Do you have other specific observations about following Jesus without baggage?


      • The_L says:

        For me, the baggage is subconscious and emotional. Sure, I know intellectually that the baggage isn’t necessary, but I can’t really see myself being Christian without the baggage, because the baggage was so wrapped up in my self-image as a Christian.


        • jesuswithoutbaggage says:

          Yes, L, it is sometimes difficult to identify the baggage. I have been working on it for more than 40 years. That is why I write this blog–to help others get a head start if they find my insights useful to them. I hope they are helpful to you.


  9. A former Christian says:

    To clarify: by “this self delusion” I meant the distrust of science, the denial of evidence… etc.



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  12. Kevin Long says:

    Speaking as a Christian myself, and an Ex-Fundamentalist, I find that they suffer badly from circular reasoning.
    They say “I believe the Bible is true because the Bible says the Bible is true.” Ok, fine, that’s faith. Can’t argue with that, even if it is a tautology. Then they extrapolate “If any part of the Bible is untrue, then the whole Bible is a lie, and I believe lies and my life has no meaning.” This is an obvious logical error. Something needn’t be literally true to be true. Jesus regularly spoke in parables. Parables are events that never happened, but obviously they have value. The Apostle Paul mentions *IN THE BIBLE* on occasion that he’s speaking metaphorically. However even though this is self evident, Fundamentalists fear it, because it blurs the line between “Absolute Truth” and “My life is meaningless.”
    No one wants a meaningless life, it scares the crap out of everyone, so they hold on way too hard to the ‘absolute literalism’ like a life preserver, desparately trying to stay afloat in a sea of contradictory fact that, honestly, have *NOTHING* to do with the core of what Christianity is all about. Do you believe that Jesus is the Son of God, your Lord and Savior? Have you been baptized? Do you live your life according to the guiding principles of mercy and forgiveness and compassion that Jesus Himself set down? Swell. You’re a Christian. Who gives a crap about all the other stuff?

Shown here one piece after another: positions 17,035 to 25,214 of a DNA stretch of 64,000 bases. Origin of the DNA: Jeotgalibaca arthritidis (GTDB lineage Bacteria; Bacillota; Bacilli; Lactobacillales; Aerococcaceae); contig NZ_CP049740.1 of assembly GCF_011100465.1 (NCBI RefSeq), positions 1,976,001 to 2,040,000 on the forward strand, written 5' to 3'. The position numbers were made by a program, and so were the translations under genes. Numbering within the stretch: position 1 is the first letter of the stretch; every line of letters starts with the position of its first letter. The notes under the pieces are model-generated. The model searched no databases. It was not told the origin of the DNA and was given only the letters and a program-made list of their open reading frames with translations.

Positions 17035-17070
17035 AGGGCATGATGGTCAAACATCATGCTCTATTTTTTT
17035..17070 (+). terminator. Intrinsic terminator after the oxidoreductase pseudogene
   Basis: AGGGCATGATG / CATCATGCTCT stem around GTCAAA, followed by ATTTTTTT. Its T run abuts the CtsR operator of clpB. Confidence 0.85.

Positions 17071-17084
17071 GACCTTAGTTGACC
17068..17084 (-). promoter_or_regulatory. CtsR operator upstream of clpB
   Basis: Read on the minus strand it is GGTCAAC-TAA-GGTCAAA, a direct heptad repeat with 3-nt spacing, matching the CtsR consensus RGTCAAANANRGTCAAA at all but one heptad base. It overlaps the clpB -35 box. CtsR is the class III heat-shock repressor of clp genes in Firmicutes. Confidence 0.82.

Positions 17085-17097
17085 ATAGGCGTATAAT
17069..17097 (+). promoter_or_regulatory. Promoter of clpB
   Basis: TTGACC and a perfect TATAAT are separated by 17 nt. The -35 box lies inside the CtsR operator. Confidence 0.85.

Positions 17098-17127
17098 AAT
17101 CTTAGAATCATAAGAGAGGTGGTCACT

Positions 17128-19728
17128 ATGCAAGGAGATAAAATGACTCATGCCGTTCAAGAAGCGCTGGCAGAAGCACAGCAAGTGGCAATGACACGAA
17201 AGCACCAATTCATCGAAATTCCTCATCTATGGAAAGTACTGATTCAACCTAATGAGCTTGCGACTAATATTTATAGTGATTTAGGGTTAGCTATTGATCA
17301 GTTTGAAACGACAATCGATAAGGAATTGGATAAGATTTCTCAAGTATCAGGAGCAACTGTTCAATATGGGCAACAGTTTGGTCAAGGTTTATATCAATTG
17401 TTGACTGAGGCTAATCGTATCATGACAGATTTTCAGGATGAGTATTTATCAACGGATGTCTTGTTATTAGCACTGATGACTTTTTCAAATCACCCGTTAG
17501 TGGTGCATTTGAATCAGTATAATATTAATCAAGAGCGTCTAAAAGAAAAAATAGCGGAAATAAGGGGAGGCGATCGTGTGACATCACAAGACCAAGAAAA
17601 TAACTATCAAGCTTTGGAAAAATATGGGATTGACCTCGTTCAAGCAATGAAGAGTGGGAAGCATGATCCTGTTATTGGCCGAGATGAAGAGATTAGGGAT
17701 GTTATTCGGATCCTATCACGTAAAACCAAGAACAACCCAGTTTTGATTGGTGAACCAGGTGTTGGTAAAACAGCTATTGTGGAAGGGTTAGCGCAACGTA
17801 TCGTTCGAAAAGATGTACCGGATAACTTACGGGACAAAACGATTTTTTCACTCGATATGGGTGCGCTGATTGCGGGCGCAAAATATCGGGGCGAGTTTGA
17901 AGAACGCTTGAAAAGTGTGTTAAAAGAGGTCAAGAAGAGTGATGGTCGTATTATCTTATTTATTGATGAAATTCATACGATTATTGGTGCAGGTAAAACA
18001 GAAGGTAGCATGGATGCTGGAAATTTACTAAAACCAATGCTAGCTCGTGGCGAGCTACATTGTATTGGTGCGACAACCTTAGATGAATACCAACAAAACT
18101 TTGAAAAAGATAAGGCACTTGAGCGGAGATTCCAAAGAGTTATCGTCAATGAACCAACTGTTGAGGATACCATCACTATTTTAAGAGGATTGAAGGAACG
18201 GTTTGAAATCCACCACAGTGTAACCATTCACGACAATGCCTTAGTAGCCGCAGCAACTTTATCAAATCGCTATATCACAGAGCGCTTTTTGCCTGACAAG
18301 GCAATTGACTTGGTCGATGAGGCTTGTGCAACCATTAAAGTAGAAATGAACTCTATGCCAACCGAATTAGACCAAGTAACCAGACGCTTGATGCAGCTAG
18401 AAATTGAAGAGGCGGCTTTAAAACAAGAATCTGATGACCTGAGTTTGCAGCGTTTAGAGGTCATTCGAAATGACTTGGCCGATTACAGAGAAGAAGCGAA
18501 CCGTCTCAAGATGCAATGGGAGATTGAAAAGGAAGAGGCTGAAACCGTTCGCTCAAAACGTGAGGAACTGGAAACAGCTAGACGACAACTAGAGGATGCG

Did God make the universe in 7 days? If so, that’s admittedly pretty cool. Did God make the universe in 13 billion years? If so, that’s possibly even cooler still. Either way, though, God made the universe, so the only thing we’re really arguing about what kind of tools He keeps in His toolbox, which seems to me a rather pointless argument, theologically speaking.
    But they can’t focus on that. They can’t see the stuff that matters because they’re so focused on the circular falacy that if any of it isn’t literally true, then it’s all a lie.
    Then they completely ignore the value of faith (“The substance of things hoped for, the evidence of things unseen”) and stupidly try to PROVE the Bible correct, PROVE the existence of God, PROVE their faith, which, if they could do it, means it isn’t faith anymore, right? If God wanted us to KNOW, He could just show up on the evening news, and -blammo- everyone knows. God doesn’t do this so (If we assume the existence of God), it follows that God doesn’t want us to KNOW, he wants us to BELIEVE. I don’t know why this is, I don’t know why we get brownie points for faith and not knowledge, but that’s the way the game is played.
    Fundamentalists are so scared, though, that they ignore this obvious thing, and miss many of the blessings of Christianity, in a mad dash to stave of the fear of uncertainty.
    Fundamentalism is oftentimes (but not always) driven by fear, and not love, and when it is, it is in no small part opposed to the very fundamentals of Christianity that it purports adherence to.

    Liked by 1 person

    • jesuswithoutbaggage says:

      Kevin, you said a whole lot of good stuff here! I think we are on the same wave length. I particularly liked your statement: “Do you believe that Jesus is the Son of God, your Lord and Savior? Have you been baptized? Do you live your life according to the guiding principles of mercy and forgiveness and compassion that Jesus Himself set down? Swell. You’re a Christian. Who gives a crap about all the other stuff?”

      And I think you are on target about faith vs. proving the Bible is true. Faith alone means faith without works, but I think it also means faith in JESUS–not faith in the Bible. The Bible does not give us eternal life; Jesus does. Thanks for your comments.